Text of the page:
Global productivity recovers (medium) The nascent global capex recovery morphs into a productivity recovery, helping to further sustain the Goldilocks conditions of robust growth and low inflation.
EMs move into top gear (medium) China’s policymakers skillfully press ahead with reform of the old economy, while nurturing the thriving new economy, resulting in stronger-than-expected overall growth. Other major EMs—India, Indonesia, Brazil, Mexico, Russia and South Africa—overcome political hurdles and also recover strongly. More robust EMs are able to take DM central bank normalization in their stride.
A Tricky Road Ahead
As we cheer in the new year, the global economic outlook looks perhaps the rosiest and most synchronous it has in a decade. Asia, arguably more so than any other region, is leveraged to take advantage of this sweet spot of solid growth, strong capital inflows, tame inflation and low interest rates.
However, our advice is to enjoy the party, but stay close to the door.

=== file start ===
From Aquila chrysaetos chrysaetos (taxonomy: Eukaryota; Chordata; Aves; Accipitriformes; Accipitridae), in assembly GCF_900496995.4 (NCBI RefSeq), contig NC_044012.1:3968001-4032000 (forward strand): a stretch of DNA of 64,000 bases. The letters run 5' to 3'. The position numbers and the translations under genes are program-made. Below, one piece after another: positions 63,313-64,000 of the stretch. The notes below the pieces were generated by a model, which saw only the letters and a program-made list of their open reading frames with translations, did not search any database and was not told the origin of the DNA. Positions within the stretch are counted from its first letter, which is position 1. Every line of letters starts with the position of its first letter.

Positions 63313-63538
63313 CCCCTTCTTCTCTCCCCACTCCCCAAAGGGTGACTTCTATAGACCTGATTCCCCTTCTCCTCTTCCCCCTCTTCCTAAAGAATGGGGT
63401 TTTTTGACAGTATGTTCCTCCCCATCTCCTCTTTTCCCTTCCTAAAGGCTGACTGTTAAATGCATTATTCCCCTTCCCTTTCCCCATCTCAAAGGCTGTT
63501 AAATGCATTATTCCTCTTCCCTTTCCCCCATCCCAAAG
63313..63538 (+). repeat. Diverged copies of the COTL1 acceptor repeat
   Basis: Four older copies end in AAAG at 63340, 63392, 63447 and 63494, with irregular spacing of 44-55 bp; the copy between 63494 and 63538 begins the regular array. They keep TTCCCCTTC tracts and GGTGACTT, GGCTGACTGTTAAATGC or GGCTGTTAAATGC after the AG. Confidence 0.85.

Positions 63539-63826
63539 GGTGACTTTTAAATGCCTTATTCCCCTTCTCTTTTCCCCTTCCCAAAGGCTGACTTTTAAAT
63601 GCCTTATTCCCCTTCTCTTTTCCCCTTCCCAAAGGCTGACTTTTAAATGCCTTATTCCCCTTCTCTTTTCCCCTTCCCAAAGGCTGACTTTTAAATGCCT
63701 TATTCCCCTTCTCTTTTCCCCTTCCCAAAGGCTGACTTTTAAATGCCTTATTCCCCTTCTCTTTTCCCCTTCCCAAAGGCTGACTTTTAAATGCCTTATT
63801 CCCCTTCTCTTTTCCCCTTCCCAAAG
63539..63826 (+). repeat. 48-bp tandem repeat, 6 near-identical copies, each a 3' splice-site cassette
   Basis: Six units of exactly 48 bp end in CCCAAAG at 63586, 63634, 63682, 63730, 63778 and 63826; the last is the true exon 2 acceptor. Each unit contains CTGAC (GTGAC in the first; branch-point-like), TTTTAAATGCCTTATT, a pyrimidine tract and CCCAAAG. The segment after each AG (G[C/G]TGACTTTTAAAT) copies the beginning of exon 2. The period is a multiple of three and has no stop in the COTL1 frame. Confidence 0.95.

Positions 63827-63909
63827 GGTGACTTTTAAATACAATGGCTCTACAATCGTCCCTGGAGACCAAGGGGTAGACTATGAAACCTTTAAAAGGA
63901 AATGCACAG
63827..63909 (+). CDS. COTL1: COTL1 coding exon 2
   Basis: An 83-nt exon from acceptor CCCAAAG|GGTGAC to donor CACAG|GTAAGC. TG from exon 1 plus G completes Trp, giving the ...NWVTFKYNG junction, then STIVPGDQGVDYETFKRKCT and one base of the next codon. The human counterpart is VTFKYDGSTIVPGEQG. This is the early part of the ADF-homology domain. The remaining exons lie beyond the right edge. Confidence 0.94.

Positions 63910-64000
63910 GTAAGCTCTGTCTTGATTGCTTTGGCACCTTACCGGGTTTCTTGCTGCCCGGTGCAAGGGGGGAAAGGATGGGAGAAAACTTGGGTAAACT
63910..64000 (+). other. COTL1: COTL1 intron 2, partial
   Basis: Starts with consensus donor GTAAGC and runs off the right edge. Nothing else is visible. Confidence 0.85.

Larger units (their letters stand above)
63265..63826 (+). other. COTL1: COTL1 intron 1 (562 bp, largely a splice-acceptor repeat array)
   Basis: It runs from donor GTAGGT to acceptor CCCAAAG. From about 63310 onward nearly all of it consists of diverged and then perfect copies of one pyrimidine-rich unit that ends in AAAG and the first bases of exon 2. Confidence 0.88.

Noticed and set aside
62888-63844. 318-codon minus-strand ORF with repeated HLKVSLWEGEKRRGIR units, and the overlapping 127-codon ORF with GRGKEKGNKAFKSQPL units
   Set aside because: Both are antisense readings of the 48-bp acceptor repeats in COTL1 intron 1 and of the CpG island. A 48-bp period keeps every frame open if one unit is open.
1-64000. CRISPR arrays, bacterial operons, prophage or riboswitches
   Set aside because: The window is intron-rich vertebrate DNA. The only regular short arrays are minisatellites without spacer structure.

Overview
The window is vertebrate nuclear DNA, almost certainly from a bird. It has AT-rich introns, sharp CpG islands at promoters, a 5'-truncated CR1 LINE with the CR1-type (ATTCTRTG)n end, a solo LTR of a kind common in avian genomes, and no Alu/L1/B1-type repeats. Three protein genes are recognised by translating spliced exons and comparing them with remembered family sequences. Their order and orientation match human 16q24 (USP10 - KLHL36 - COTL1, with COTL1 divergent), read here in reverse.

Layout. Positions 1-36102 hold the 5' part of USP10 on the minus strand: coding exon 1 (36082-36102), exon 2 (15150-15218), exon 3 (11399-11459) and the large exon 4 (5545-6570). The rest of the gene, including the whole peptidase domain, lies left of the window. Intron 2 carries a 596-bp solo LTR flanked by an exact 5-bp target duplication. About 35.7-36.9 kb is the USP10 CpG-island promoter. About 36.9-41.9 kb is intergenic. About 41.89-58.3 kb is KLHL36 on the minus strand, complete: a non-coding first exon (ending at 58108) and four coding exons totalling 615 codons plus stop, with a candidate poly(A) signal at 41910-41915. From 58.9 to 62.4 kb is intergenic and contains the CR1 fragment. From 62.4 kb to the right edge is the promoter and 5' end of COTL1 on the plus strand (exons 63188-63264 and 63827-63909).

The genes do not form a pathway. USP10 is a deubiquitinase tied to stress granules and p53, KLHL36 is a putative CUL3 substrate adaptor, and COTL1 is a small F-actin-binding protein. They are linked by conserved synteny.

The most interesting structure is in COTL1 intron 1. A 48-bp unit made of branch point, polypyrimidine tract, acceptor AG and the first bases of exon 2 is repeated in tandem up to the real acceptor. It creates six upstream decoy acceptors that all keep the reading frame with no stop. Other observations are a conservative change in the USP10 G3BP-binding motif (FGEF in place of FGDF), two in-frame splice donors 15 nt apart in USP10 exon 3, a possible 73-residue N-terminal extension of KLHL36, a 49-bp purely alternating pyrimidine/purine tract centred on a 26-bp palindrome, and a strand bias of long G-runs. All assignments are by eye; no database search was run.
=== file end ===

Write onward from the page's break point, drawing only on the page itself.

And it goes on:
There is a rising risk of a potentially painful snapback at some point in 2018. We warn that Asia has become a heavily indebted region and therefore exposed should interest rates rise more sharply than expected, and on our count, the number of downside risks outnumber the upside ones, nine to three. The trick is to be well-prepared for a snapback. Astute investors who time it well will be in pole position to benefit from Asia’s bright long-run future.
We would view any snapback as a “cleansing” process, where deleveraging, corporate restructuring and a greater policy focusing on supply-side reforms would set the stage for Asia’s next multiyear growth upswing. Indeed, with still massive room for development of both economies and capital markets, we are firm believers that the next decade will be Asia’s time to shine, led in particular by the region’s tiger cubs of India, Indonesia and the Philippines.
Head of Emerging Markets Economics at Nomura International
Robert Subbaraman manages a team of around 20 economists and strategists, who forecast Asia’s economies and make market trade recommendations. Mr. Subbaraman chairs the Asia ex-Japan research executive committee, and is on Nomura’s executive committees for Global Markets Research and Global Emerging Markets.